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Violin Lessons: Mendelssohn - Symphony #4, 1st Mvt opening - m. 66

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[MUSIC]
Mendelssohn's Sunny Fourth Symphony is
a fun piece to play, and it's a fun
excerpt to play too
although it does have some particular
challenges.
They come from the fact that Mendelssohn's
music is almost always vocal in nature,
you have to sing all the time whether it's
sustained notes or quicker notes, and
you have to sing through the rests.
The beginning of this excerpt, the main
theme.
[MUSIC]
Is made up of a few fragments and
if you're not careful it'll sound like
fragments in performance.
So you need to tie them together.
One method I like to use to practice that
is to actually sustain through the rests.
[MUSIC]
Or in the performance tempo.
[MUSIC]
What that does is it gets my hand and
my arm feeling in the string,
even through the rests.
And it also moderates my bow speed.
When I'm playing this way, you'll notice I
have a pretty consistent bow speed.
[MUSIC]
It may be a little quicker
at the high points, which is as it should
be.
But what happens all too often when you
play this as written with the rests.
The bow speed starts to jump around.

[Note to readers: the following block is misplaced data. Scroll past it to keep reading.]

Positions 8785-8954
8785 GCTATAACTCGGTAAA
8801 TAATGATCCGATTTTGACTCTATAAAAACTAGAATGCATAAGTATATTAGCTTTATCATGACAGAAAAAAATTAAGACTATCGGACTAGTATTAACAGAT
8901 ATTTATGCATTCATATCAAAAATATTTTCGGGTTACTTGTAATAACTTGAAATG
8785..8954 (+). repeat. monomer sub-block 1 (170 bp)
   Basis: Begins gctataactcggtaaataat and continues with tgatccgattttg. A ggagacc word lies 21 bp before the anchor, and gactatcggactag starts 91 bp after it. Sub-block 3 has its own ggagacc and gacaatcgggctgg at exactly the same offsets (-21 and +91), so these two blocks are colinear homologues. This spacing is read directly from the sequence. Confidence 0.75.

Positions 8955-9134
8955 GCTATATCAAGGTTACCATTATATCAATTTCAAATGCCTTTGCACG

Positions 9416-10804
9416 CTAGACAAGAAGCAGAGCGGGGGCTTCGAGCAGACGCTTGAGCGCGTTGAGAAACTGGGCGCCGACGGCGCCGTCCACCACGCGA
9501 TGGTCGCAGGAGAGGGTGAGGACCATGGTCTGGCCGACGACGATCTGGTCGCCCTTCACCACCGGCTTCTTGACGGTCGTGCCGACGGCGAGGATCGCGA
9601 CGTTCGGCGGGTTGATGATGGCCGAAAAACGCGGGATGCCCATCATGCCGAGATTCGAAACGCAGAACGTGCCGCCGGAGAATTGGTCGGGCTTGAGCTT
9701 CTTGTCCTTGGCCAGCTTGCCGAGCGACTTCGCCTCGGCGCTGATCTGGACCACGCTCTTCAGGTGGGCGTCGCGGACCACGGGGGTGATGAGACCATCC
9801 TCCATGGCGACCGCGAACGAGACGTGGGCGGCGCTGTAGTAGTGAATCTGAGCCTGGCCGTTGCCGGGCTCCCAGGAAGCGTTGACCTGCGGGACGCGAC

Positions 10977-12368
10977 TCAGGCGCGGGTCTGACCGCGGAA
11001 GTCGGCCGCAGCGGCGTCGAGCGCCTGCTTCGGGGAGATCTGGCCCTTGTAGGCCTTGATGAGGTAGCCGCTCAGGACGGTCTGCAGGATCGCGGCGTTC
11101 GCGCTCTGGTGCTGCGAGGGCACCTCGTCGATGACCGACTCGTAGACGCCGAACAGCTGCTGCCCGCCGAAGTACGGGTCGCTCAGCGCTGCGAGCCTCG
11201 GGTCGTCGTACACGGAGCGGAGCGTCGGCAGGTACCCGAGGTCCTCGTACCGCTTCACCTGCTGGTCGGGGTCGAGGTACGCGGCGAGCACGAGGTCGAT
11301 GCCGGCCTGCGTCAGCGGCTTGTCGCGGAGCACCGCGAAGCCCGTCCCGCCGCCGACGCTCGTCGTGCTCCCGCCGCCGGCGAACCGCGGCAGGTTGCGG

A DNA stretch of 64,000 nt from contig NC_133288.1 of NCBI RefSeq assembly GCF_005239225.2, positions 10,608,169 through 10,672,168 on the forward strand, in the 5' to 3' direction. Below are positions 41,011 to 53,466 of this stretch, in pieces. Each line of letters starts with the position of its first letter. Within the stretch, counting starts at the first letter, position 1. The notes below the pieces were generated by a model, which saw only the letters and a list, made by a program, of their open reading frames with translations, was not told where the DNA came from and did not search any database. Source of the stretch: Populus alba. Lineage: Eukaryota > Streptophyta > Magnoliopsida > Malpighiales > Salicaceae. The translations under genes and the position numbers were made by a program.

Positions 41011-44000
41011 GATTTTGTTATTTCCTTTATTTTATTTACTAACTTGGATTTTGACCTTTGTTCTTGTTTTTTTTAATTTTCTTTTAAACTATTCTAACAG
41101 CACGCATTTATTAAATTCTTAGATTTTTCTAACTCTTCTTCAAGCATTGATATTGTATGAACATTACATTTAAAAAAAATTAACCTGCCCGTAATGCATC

[MUSIC]
You see how now I have really quick notes
and the bow slows way down at the ends of
some fragments and it sounds much
choppier.
So, while I play with the rests,
I want to play in to them with that nice
concentration of sound.
[MUSIC]
And in the fragments that are coming up,
you want to build them as in a phrase, so
that they don't sound ever two the same.
[MUSIC]
Here we have a sudden piano, but
again, it should not come out as just
an accent on the down beat, like.
[MUSIC]
It doesn't need that hard sound at
the beginning.
So from the crescendo leading up into it.
[MUSIC]
So it's simply,
you continue playing forte on the first
note and
then after that, you lighten the bow for
the piano.
The eighth notes the separate eighth notes
that come after that definitely from
the string and you can conduct yourself a
little bit to to feel the empty down beat.
And that's the down beat is the set and
then the release is the first eighth note.
[MUSIC]
And set.
[MUSIC]
One final note, a lot of this,
a lot of the singing in this except take
place on the E string.
That's a common place for a vibrato to get
a little out of control,
and when you combine it with the bow
accents that are all to easy to create
you get an unpleasant sound.
[MUSIC]
So you need to listen to,
to focus that vibrato, to have it only
decorate the sound.
It, it's a very, this is a very open key,
it's a nice ringing key.
You don't need a ton of help from the left
hand,
just a little decoration to, to burnish
the vocal line.
[MUSIC]